spec: {}
  status: {}
- apiVersion: rbac.authorization.k8s.io/v1
  kind: RoleBinding
  metadata:
    annotations:
      openshift.io/description: Allows all pods in this namespace to pull images from
        this namespace. It is auto-managed by a controller; remove subjects to disable.
    creationTimestamp: null
    name: system:image-pullers
    namespace: ${PROJECT\_NAME}
  roleRef:
    apiGroup: rbac.authorization.k8s.io
    kind: ClusterRole
    name: system:image-puller
  subjects:
  - apiGroup: rbac.authorization.k8s.io
    kind: Group
    name: system:serviceaccounts:${PROJECT\_NAME}
- apiVersion: rbac.authorization.k8s.io/v1
  kind: RoleBinding
  metadata:
    annotations:
      openshift.io/description: Allows builds in this namespace to push images to
        this namespace. It is auto-managed by a controller; remove subjects to disable.
    creationTimestamp: null
    name: system:image-builders
    namespace: ${PROJECT\_NAME}
  roleRef:
    apiGroup: rbac.authorization.k8s.io
    kind: ClusterRole
    name: system:image-builder
  subjects:
  - kind: ServiceAccount
    name: builder
    namespace: ${PROJECT\_NAME}
- apiVersion: rbac.authorization.k8s.io/v1
  kind: RoleBinding
  metadata:
    annotations:
      openshift.io/description: Allows deploymentconfigs in this namespace to rollout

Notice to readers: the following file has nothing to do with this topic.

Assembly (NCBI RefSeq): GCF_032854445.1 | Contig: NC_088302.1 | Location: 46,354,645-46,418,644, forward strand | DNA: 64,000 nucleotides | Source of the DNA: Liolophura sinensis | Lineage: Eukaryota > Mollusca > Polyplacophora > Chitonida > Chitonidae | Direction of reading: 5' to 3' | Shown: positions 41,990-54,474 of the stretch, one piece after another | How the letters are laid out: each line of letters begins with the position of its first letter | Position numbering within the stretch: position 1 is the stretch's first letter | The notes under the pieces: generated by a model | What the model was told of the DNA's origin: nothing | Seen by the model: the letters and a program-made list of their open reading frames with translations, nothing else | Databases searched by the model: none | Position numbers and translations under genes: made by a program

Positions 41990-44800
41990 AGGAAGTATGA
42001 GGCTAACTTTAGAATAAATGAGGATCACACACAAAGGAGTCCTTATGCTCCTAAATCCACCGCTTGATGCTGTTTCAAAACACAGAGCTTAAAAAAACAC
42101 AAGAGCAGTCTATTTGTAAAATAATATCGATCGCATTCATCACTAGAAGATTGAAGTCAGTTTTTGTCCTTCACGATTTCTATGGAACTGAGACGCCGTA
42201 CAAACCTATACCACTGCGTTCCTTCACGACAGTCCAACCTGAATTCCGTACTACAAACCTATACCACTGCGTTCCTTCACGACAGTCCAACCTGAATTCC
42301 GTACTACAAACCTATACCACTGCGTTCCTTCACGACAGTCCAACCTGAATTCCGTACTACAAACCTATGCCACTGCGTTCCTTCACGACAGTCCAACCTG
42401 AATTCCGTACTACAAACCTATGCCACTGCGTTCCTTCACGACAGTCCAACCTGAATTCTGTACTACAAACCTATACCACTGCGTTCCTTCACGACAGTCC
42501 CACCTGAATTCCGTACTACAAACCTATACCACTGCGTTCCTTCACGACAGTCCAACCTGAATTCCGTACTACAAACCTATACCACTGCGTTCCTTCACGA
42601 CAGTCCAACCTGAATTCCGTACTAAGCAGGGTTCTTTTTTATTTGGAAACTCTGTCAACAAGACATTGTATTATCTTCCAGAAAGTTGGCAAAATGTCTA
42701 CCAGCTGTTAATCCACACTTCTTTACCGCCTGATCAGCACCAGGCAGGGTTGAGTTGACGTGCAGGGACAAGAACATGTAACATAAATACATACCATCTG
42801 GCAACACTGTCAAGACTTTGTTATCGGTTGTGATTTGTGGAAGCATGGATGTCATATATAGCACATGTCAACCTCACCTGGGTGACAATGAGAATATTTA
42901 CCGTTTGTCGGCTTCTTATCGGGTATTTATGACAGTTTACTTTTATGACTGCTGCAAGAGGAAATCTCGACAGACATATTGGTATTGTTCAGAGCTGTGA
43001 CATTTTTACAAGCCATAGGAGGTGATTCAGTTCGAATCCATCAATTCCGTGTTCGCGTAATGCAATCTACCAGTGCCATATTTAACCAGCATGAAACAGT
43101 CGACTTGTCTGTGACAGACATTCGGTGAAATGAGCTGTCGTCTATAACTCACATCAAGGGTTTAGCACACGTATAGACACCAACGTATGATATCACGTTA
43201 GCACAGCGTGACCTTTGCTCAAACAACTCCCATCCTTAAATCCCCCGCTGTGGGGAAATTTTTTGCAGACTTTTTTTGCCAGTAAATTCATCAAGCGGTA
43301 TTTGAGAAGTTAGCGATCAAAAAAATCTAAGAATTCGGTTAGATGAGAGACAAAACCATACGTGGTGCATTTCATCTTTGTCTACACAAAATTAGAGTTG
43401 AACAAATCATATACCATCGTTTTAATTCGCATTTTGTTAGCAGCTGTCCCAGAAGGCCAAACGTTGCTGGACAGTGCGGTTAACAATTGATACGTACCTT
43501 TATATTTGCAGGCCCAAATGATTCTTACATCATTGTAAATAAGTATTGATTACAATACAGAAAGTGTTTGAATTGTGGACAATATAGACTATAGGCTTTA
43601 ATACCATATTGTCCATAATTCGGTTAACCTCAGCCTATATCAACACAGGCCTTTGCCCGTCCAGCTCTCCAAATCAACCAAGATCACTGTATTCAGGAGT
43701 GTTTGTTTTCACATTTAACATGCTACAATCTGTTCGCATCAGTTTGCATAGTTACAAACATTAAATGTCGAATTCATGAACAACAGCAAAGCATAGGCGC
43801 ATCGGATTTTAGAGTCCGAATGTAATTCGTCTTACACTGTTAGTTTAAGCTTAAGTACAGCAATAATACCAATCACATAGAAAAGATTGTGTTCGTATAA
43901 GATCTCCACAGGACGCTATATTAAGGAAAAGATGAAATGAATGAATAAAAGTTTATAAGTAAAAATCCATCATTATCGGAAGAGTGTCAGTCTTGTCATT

pods in this namespace. It is auto-managed by a controller; remove subjects
        to disable.
    creationTimestamp: null
    name: system:deployers
    namespace: ${PROJECT\_NAME}
  roleRef:
    apiGroup: rbac.authorization.k8s.io
    kind: ClusterRole
    name: system:deployer
  subjects:
  - kind: ServiceAccount
    name: deployer
    namespace: ${PROJECT\_NAME}
- apiVersion: rbac.authorization.k8s.io/v1
  kind: RoleBinding
  metadata:
    creationTimestamp: null
    name: admin
    namespace: ${PROJECT\_NAME}
  roleRef:
    apiGroup: rbac.authorization.k8s.io
    kind: ClusterRole
    name: admin
  subjects:
  - apiGroup: rbac.authorization.k8s.io
    kind: User
    name: ${PROJECT\_ADMIN\_USER}
parameters:
- name: PROJECT\_NAME
- name: PROJECT\_DISPLAYNAME
- name: PROJECT\_DESCRIPTION
- name: PROJECT\_ADMIN\_USER
- name: PROJECT\_REQUESTING\_USER

If you observe closely, there are few parameters that needs to be passed, and you can do that with the following command. This command created a project called dev:

oc process -f template.yaml -p PROJECT\_NAME=dev -p PROJECT\_DESCRIPTION=development -p PROJECT\_DISPLAYNAME=dev -p PROJECT\_REQUESTING\_USER=vidya | oc create -f -

Now, when you run the below command you should see a new project dev in the list of projects:

oc projects

See the solution tutorial to learn more

Experience all of this by creating a Red Hat OpenShift cluster on IBM Cloud by following the step-by-step instructions mentioned in this solution tutorial: “ Scalable web application on OpenShift.”

Originally published at https://www.ibm.com on October 25, 2019.

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Vidyasagar Machupalli

@vidyasagarmsc